Women should have option to choose HPV vaccination - Federation of Medical Women calls for choicesTuesday, July 27 2010
OTTAWA, March 6 /CNW Telbec/ - According to the Federation of Medical Women of Canada, every Canadian girl and woman should have the option to choose whether or not to protect themselves against HPV diseases like cervical cancer and genital warts. As it now stands, only those who can afford the HPV vaccine have a real choice.
The National Advisory Committee on Immunization (NACI) recently recommended that all Canadian girls and women aged 9 to 26 should be routinely vaccinated with GARDASIL(TM) to protect them against the Human Papillomavirus (HPV), the primary cause of cervical cancer. Studies have shown that GARDASIL(TM) is 100 per cent effective at preventing disease from the HPV types that account for 70 per cent of all cervical cancers and 90 per cent of genital warts(1).
"International Women's Day is the perfect time to talk about choices for women and we want the Ontario government to make sure this new HPV vaccine is an option for women in the province," said Dr. Gail Beck, President of the Federation of Medical Women of Canada. "Minister George Smitherman took a strong leadership position in favour of immunization when he took office after the last election. The roadmap is there, we just need the Ontario government to show leadership once again."
HPV strikes women in the prime of their lives HPV is the primary cause of cervical cancer and is linked to vaginal, vulvar and anal cancers(2). Three in four (75 per cent) Canadians will get at least one HPV infection in their lifetime(3), while 44.8 per cent of women aged 20-24 in the United States are currently infected with HPV(4). Cervical cancer is the second most common cancer in Canadian women aged 20-44 after breast cancer(5).
"Too many women are struck by HPV-related diseases in the prime of their lives and our governments should be concerned about this important loss of human potential," said Dr. Gail Beck. "To make changes that really matter, the federal and provincial governments need to show true leadership and this new HPV vaccine is an excellent opportunity for them to show Canadians how they can work together for the benefit of girls and women across the country for years to come."
Last fall, 24-year-old Liz Ellwood discovered she had cervical cancer and underwent a trachelectomy, a procedure that removes most of the cervix but allows the patient to conceive and carry children. After learning how easy it is to prevent what she is now going through, Ms. Ellwood became an HPV vaccine advocate. "If I got cervical cancer, anyone can. The HPV vaccine could save others from the ordeal I went through," said Liz Ellwood. "If there is something available that could prevent cancer, then it should be made available to as many people as possible. In fact, every Canadian school girl should be vaccinated and every sexually active woman should have this option as well."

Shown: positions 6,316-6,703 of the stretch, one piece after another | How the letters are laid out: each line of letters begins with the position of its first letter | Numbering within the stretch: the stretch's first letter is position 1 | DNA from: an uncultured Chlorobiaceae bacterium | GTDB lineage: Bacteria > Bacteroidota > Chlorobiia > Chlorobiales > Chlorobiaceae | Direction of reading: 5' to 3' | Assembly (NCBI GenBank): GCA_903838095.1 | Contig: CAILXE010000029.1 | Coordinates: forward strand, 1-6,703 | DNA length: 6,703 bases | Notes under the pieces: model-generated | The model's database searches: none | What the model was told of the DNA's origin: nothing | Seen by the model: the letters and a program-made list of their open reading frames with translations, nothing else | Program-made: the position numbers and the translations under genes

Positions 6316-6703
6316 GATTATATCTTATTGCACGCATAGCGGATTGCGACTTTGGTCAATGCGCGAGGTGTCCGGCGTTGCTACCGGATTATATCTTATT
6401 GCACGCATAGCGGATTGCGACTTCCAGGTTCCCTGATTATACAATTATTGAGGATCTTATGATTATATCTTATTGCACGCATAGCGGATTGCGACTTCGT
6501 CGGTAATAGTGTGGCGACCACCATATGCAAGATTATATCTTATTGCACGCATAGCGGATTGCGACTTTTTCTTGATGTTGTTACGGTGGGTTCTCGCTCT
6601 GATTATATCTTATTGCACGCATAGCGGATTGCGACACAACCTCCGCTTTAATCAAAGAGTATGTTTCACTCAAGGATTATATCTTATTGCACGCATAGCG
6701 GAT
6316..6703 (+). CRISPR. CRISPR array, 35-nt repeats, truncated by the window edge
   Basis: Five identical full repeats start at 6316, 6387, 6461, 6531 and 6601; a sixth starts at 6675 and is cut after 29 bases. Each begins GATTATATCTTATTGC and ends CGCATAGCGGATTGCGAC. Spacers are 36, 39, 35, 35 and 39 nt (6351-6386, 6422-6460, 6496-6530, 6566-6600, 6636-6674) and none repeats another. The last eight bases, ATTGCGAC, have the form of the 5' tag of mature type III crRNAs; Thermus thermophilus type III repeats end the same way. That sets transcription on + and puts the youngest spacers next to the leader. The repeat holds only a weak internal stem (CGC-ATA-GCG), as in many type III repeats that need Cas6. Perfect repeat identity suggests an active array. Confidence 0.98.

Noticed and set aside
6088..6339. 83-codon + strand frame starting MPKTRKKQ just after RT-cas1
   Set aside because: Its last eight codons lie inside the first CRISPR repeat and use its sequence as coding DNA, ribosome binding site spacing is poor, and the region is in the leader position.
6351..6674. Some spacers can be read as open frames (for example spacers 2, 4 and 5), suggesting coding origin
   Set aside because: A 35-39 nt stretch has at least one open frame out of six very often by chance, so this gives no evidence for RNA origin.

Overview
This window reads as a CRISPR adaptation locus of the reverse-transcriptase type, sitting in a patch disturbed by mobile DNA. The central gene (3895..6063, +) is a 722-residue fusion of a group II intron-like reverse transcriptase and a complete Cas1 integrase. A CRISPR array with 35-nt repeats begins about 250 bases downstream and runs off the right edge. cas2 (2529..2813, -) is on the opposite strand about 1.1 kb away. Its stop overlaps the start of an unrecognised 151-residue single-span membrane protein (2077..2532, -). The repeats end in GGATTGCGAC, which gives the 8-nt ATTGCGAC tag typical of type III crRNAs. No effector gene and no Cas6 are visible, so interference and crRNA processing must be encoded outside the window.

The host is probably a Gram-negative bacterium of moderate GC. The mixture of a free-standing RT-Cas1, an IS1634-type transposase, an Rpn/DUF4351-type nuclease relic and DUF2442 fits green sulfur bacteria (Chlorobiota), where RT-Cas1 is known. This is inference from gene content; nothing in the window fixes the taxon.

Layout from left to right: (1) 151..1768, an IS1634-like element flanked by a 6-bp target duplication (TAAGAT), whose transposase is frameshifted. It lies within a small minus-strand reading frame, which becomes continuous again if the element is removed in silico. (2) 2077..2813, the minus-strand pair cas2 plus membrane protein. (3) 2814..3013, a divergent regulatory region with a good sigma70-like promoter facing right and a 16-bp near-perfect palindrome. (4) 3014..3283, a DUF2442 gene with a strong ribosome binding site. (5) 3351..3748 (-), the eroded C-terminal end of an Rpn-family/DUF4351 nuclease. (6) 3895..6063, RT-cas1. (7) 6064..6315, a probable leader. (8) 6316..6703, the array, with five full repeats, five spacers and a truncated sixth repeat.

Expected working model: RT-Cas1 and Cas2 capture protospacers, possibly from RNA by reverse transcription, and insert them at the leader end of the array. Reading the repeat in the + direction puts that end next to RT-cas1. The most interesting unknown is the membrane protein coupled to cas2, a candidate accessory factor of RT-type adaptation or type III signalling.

About the FMWC
The Federation of Medical Women of Canada (FMWC) is a national organization committed to the professional, social and personal advancement of women physicians and to the promotion of the well-being of women both in the medical profession and in society at large. Since its formation in 1924, the FMWC has acted as a guardian for women physicians and medical students, giving loans, mentoring and networking opportunities, and acting as an advocate for women physicians and women's health in society. Most of the women physician leaders in Canada have received their training and support through membership in FMWC, which is an independent nation member of Medical Women's International Association. For more information, visit
(1) Efficacy of a Prophylactic Quadrivalent Human Papillomavirus (HPV) (Types 6, 11, 16, 18) L1 Virus-Like Particle (VLP) Vaccine for Prevention of Cervical Dysplasia and External Genital Lesions (EGL). Presented by C. Sattler at the 45th Annual Interscience Conference on Antimicrobial Agents and Chemotherapy (ICAAC) in Washington, DC.
(2) University of Florida Shands Cancer Centre Web site. (Accessed at http://www.ufscc.ufl.edu/Professional/cancernews.aspx?section=cancernews&id=32590)
(3) Health Canada, It's Your Health HPV Web site. (Accessed at http://www.hc-sc.gc.ca/iyh-vsv/diseases-maladies/hpv-vph_e.html)
(4) Eileen F. Dunne et al. Prevalence of HPV Infection Among Females in the United States. JAMA. 2007;297;813-819.
(5) Loraine D. Marrett, Jennifer Frood, Diane Nishri and Anne-Marie Ugnat. Cancer incidence in young adults in Canada: preliminary results of a cancer surveillance project. Chronic Diseases in Canada. Spring 2002. Volume 23 Number 2 (Accessed at http://www.phac-aspc.gc.ca/publicat/cdic-mcc/23-2/b_e.html).